House Version Of Budget Bill Gets Final OK
House lawmakers have given final approval to a budget proposal. The plan passed its most important vote 103 to 12 Wednesday night with bipartisan support.
House Republican leaders were practically gleeful.
"I mean this is---this is major," House Speaker Tim Moore said after the vote. "Anytime you get into triple digits on the budget bill---that's a mandate at that point."
Moore said the increases for teachers and state employees were able to loop in even Democrats in what is often a sharply divided group. All Republicans voted for the proposal. The plan got most of its Democratic support from members in rural areas. Most urban democrats voted against it.
House Minority Leader Larry Hall (D-Durham) voted 'no.' He said the state savings, or 'rainy day fund,' is growing at the expense of teacher and state employee raises.
"We artificially starved ourselves," he said on the floor before the vote. "We have funds available, and we've decided not to invest. So our roof has a hole in it. The plumbing is leaking. And we're putting all of our money in the bank."
The Senate will begin rolling out its spending plan over the next few weeks.
Leading members from both chambers will then work on a compromised deal. Senate Pro Tem Phil Berger and House Speaker Tim Moore announced an agreed-to spending figure of $22.2 billion earlier this month. And because the budget is in the second year of the biennium, no major changes are expected. A final agreement is expected to be sent to Gov. Pat McCrory by July 1.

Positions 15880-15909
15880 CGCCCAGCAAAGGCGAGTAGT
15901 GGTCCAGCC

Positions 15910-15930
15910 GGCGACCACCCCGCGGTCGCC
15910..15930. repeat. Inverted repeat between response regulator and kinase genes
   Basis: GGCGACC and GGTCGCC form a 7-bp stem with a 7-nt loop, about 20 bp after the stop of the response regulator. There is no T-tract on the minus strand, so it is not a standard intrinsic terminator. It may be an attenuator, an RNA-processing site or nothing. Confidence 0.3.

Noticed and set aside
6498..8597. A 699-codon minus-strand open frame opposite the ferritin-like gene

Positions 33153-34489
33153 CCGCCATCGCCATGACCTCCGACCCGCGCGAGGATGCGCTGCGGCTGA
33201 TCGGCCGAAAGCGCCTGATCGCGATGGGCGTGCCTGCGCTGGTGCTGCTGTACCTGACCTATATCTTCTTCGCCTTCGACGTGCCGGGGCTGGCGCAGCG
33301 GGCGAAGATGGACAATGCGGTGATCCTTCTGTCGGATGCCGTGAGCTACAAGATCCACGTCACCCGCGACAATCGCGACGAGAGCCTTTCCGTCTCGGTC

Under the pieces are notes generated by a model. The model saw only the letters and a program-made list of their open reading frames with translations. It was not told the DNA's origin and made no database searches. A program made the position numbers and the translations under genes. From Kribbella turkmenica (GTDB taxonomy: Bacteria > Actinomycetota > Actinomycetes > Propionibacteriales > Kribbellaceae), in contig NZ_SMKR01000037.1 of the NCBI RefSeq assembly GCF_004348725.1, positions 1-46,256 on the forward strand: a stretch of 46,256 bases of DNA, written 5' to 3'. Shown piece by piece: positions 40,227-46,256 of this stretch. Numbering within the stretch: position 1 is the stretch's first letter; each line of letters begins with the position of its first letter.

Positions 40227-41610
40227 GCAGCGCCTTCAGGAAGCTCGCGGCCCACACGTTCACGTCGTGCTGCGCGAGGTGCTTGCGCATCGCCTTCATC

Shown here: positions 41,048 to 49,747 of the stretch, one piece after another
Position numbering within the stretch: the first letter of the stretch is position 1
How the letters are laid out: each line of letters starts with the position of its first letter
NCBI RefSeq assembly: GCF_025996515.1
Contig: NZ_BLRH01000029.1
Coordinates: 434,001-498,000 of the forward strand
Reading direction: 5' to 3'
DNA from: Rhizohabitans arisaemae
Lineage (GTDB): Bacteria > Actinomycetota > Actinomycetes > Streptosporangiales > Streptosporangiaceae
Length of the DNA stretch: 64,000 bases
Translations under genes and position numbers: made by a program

Here are some highlights to watch out for:
Raises for state employees
The House budget proposes 2 percent raises for state employees and $500 bonuses. Those would be received by July 1. It also proposed a cost of living adjustment for state retirees of 1.6 percent. Senate leaders have signaled they would not support across-the-board pay raises for state employees, but instead want to provide more targeted raises.
Rainy day fund
The budget proposal pours more than $376 million extra into the state's rainy day fund, boosting total state reserves to $1.4 billion. This amounts to about 6 percent of the annual budget. Leading Republicans have said they hope to have an 8 percent cushion in reserves. While some Democrats have decried the proposal for being tight-fisted, Speaker Moore said it was responsible fiscal decision.
"We're not promised that this economic growth is going to continue, and we need to budget for that," Moore said in an interview.
Increases the standard deduction by $500 per year, for four years, for a total of $2,000 for a married couple filing jointly. Supporters say this helps the middle class and low income earners. This would begin in 2017 and is not applicable for tax filers who itemize deductions. The Senate has a more aggressive plan that would expand the deduction by the same amount, but over two years instead of four.
The proposal adds more than $150 million to the state’s teacher pay schedule. Teachers would get their steps and receive raises ranging from 0 to 5 percent based on their experience. Those in the middle of their careers would see the biggest pay bumps. Beginning teachers would get a $1,000 bonus, not a raise; and teachers with 25+ years of experience would get a 2 percent raise and a $1,000 bonus.
Mental Health Task Force
The House budget also includes $30 million for a mental health task force.